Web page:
Nathan Fielder is not trying to deceive readers that he does not like people, as evidenced by years of well-documented evidence. After all, Fielder is best known for the Comedy Central series Nathan for You, in which he visits struggling small businesses with ridiculous plans that, most often than not, don't do the businesses any good (at least not in the manner the owners of these businesses probably signed up for).
Given everything weve seen from Fielder, it's probably easy to dismiss him as a ludicrous person. This attitude tends to represent a rather uncharitable view of the comedian, his methods, and his work, but is it possible to negate his genuine interest in others? Is it possible to negate his desire to despise his subjects, or is it possible to dismiss them as such?
Fielders' most recent project, The Rehearsal, which is now available on HBO Max every week, falls somewhere between reality TV and social experiment, and his path also relies on a structure that helps execute the series' vision.
Fielder's methods instill in us uneasyness. As social creatures, most of us shy away from situations that are beyond our comfort zone and acceptable when other people are involved. They are there for many, as well as surprising educational, or even sometimes emotional, revelations.
Fielder's onscreen personality would give glimpses of vulnerability in much of Nathan for You, and it was never more evident in "Finding Frances," the series' conclusion, where Fielder joins Bill Gates impressionist Bill Heath in his quest to find his long-lost love. At one point, Fielder convinces Bill to give a well-rehearsed performance at a high school reunion.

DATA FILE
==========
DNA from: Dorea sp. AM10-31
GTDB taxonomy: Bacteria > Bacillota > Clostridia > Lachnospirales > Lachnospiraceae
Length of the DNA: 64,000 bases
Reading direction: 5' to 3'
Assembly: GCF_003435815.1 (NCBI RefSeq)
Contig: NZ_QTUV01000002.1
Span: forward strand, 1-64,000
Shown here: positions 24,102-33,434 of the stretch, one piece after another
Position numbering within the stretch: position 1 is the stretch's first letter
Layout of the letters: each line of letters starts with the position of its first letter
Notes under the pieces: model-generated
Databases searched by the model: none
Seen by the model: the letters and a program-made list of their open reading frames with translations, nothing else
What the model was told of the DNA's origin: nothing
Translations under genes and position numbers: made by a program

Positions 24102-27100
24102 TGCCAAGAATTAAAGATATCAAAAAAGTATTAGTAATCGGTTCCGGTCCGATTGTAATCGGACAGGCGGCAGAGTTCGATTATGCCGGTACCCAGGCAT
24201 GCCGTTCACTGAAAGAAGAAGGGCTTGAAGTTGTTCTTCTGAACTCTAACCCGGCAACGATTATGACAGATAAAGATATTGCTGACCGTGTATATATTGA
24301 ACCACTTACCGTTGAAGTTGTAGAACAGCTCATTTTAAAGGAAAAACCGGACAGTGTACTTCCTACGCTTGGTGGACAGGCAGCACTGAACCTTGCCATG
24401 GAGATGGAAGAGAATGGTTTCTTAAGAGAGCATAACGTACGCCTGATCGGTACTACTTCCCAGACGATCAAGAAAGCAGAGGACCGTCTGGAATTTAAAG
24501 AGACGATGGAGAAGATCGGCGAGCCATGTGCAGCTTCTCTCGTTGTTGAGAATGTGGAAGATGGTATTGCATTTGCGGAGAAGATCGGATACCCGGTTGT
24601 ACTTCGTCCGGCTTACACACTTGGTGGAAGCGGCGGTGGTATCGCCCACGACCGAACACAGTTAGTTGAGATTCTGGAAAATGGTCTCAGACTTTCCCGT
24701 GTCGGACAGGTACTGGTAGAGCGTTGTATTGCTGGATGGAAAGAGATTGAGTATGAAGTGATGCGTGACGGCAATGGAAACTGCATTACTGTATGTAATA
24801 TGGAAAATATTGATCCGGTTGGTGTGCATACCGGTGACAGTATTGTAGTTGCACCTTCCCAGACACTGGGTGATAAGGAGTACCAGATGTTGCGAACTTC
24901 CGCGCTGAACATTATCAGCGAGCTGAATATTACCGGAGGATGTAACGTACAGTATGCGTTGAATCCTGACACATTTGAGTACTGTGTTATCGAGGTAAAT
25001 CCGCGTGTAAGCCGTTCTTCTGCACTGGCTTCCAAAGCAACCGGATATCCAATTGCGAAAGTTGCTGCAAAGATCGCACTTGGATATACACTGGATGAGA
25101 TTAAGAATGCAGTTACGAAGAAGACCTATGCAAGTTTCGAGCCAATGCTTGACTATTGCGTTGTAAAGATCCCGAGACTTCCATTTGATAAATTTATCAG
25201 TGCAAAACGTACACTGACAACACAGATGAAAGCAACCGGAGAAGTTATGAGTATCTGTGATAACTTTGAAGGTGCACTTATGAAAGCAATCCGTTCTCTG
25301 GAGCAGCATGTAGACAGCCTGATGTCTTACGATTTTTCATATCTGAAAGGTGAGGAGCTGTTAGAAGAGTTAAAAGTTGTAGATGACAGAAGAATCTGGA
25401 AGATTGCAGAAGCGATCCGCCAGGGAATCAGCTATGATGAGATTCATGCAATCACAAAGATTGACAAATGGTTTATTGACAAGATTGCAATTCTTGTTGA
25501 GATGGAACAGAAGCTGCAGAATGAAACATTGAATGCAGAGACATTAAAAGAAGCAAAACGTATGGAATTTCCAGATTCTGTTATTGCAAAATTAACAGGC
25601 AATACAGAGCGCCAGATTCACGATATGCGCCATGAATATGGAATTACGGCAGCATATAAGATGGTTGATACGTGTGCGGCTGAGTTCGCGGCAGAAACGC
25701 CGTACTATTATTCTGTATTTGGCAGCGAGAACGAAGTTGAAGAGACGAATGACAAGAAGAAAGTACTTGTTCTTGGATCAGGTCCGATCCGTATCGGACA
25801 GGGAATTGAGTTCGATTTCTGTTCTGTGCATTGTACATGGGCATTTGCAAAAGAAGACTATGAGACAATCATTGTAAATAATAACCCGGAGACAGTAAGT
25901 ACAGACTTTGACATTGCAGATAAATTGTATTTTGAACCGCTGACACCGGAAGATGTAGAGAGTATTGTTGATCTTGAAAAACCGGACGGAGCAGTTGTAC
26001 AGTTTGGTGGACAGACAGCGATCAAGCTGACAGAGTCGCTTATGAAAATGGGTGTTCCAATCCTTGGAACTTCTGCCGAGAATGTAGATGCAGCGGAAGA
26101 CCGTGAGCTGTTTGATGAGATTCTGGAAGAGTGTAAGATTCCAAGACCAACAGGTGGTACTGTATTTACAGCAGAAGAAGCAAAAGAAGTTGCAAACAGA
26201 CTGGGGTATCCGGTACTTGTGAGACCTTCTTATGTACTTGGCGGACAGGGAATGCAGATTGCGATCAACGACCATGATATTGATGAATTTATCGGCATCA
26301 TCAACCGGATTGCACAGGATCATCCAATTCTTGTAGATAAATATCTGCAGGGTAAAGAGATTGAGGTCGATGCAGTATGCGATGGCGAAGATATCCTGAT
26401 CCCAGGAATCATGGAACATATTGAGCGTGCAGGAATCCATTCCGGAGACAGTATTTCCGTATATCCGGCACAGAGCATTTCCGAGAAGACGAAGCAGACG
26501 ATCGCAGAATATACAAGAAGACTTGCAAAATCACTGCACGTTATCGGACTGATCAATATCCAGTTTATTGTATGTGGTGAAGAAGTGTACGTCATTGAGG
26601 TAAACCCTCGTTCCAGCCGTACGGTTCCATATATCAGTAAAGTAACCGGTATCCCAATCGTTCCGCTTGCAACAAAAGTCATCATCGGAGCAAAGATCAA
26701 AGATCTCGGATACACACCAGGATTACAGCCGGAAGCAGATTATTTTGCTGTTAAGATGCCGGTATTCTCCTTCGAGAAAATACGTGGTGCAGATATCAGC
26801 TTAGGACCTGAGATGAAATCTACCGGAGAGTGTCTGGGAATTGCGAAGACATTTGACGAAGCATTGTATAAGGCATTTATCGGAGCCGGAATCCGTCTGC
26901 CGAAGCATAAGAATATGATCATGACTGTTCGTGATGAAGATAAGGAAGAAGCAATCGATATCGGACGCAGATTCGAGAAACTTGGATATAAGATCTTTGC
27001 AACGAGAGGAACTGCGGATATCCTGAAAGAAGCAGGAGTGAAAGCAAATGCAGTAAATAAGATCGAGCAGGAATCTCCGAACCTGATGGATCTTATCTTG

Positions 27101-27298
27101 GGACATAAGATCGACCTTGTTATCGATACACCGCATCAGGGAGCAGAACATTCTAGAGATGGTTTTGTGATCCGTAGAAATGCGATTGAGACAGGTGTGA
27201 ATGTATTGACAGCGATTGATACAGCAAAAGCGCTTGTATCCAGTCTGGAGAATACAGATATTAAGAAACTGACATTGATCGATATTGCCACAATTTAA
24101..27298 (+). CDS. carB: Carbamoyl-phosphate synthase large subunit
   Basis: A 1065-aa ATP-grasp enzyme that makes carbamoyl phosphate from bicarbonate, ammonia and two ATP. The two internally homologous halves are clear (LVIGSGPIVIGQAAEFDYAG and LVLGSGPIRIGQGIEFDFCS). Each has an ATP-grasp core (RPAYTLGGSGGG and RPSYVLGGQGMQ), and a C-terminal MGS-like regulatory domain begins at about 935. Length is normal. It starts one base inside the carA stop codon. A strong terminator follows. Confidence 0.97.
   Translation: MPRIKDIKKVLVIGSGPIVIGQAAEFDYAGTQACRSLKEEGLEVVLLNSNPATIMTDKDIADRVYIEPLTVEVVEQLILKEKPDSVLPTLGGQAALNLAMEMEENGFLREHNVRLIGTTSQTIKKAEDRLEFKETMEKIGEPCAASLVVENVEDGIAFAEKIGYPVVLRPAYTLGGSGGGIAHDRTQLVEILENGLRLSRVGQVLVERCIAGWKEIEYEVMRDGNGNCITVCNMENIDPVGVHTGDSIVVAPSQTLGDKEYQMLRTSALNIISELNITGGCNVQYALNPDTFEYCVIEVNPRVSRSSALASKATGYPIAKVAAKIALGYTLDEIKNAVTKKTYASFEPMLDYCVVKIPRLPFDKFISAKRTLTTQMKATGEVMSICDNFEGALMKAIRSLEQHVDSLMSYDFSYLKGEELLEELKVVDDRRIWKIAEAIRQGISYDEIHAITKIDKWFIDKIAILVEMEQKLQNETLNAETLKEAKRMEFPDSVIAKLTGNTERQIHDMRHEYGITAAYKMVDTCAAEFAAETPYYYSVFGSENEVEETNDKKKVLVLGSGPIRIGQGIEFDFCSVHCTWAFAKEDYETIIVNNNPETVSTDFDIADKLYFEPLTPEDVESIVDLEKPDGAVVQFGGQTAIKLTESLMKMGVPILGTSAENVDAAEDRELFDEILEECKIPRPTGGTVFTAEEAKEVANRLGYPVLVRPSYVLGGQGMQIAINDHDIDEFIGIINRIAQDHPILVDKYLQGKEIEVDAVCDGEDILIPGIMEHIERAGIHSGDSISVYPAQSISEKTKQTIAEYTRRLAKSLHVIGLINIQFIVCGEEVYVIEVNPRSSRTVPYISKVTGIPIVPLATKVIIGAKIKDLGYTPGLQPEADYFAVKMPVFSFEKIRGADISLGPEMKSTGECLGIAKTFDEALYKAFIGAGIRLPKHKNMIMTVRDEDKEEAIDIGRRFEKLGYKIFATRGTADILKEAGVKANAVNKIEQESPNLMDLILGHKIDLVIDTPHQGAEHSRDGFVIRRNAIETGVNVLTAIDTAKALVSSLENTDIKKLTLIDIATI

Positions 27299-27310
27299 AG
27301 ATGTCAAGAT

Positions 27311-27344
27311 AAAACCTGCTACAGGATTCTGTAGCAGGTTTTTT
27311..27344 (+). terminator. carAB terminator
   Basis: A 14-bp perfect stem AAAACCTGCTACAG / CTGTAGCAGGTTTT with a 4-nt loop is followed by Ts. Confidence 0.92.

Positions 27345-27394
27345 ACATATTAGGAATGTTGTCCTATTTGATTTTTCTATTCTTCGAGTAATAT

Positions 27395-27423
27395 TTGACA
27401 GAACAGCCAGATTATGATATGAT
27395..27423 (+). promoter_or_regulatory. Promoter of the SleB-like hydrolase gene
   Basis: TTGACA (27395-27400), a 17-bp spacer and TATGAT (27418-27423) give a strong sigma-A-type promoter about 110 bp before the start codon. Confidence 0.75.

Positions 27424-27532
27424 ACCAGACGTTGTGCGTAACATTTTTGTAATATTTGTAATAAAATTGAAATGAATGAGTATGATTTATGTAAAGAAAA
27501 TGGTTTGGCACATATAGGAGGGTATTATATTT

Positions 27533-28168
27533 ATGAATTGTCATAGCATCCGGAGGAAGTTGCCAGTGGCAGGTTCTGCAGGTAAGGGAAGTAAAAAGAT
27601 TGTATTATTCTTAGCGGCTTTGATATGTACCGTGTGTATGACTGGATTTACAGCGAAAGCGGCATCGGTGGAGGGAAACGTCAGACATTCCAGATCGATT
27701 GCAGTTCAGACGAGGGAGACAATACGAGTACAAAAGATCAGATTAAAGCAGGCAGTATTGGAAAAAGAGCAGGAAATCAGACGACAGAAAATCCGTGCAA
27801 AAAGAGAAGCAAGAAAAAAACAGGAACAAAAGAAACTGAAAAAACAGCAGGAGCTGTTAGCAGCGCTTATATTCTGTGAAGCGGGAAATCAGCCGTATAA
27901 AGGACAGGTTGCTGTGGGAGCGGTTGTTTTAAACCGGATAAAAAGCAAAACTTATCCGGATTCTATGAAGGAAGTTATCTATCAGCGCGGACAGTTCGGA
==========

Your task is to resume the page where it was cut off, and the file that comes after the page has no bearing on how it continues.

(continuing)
Fielder has gone from comedy to a near full-blown social experiment. He finds willing participants who are struggling with their next move, including a man who wants to have children and a man who wants to ask his brother for access to his inheritance.
Fielder does not make any attempt to dismiss anything that is extremely sensitive about the topic he is dealing with this time around. A rehearsal in which an actor plays one of his participants tells Fielder that he is a horrible, manipulative person, is a representation of that anxiety that offers insight through humor.
Fielders aim in putting people in these increasingly bizarre situations is less about humiliation, but more about two things: a genuine interest in people and a curiosity about the oddities in life, notwithstanding manipulated circumstances. Sure, real life does not contain elaborate rehearsals. We rarely get to give things that are unpleasant or frightening a trial run until we feel we can handle it. But the desire to do these things does.
To laugh at something is to dismiss it as serious, but this isnt because he isnt. Life is beautiful and sad and real, but it is also funny and strange and uncomfortable. These things and events seem to exist in opposition to each other. Both are beneficial to your health.